Sunrise on Day 3. AA1000K

Enduring the Pain Point

Mile 250 of our 625-mile ride. Fatigue courses through my body. My skin has that beat-up feeling from multi-day endurance riding. The sun is shrouded in fog and the road keeps going up.

Mile 372. Crawling through Douthat State Park. It’s peaceful and wooded, but night is falling. And the road keeps going up. And did I mention? We’re crawling.

I’m sick of it all. Sick of pedaling. Sick of riding so many miles and feeling as though I’m making no progress. Sure, the hills make it pretty, but I’m pretty sure they’re killing me. Why am I out here?

I am swallowed by the pain point. Every endurance event has at least one– that segment in the ride where the mind rejects the physical endeavor, and pesters with distracting questions and frustrations.

Why am I doing this? I’ve come a long way, but still so much is left. This is not fun. In fact, I don’t even like it. What would happen if I stopped? The pain point’s questions consume.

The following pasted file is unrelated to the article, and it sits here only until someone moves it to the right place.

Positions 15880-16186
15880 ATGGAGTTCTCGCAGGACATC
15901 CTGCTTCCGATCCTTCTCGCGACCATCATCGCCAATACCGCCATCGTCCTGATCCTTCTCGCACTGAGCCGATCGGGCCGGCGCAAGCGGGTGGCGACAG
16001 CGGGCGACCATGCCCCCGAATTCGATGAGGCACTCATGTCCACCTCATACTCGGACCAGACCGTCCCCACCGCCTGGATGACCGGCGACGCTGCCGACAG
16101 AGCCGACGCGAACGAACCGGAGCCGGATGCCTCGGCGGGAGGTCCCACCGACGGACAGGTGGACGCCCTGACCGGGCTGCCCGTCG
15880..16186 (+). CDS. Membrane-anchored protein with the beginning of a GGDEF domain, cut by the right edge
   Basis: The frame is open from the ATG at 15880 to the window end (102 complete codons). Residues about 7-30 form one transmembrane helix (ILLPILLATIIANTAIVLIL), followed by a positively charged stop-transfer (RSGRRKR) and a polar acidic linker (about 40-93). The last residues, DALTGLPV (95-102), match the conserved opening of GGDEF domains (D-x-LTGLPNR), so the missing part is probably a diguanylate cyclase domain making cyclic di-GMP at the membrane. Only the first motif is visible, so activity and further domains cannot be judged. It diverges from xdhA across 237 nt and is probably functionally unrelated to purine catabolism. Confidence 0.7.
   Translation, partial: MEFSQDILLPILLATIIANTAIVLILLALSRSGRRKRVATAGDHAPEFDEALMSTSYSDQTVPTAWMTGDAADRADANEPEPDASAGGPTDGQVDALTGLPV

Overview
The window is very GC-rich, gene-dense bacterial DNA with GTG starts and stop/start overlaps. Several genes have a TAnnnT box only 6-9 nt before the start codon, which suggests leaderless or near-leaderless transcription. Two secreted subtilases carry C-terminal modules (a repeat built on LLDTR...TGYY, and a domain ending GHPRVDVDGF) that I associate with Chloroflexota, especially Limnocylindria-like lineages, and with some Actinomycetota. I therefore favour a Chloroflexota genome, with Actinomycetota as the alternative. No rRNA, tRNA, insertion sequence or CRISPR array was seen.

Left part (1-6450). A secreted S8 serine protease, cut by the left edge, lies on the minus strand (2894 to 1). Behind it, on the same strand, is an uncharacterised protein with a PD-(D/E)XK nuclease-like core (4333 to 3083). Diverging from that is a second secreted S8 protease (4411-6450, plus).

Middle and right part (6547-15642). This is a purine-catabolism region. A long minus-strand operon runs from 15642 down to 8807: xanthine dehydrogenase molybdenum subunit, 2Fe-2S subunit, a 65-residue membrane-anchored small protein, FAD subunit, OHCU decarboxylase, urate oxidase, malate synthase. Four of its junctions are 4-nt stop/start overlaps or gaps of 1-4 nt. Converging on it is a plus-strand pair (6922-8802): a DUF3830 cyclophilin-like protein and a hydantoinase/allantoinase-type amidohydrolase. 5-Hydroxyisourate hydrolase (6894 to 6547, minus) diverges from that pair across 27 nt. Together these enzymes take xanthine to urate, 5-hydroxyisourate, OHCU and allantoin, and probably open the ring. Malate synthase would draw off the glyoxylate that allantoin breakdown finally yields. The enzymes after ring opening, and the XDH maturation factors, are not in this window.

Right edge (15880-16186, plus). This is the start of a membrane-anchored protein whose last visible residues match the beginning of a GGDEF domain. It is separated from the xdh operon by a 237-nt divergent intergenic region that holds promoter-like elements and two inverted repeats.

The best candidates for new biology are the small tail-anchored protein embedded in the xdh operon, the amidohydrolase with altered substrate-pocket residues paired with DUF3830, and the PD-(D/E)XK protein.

I shout down the negative self-talk. Every second I pedal will take me further through the pain point. Every pedal stroke matters. Endure. Endure. I repeat the word over and over, in between the mind’s insistent whispers to stop.

I convince myself the pain point will pass. I tell myself the only way to reach the sublime is through the discomfort that has enveloped me. I must endure it.

The pain point may be relatively short, or it may last hours. But in my experience, it always passes. As long as I keep fighting the mental battle with an unrelenting determination to move forward, I will endure the pain point and I will reach a new place.

Eventually, I claw away from the pain point. I escape its nagging questions and vexations, and a weight is lifted. My cluttered and conflicted mind empties. The present moment and the turns ahead are what matter now.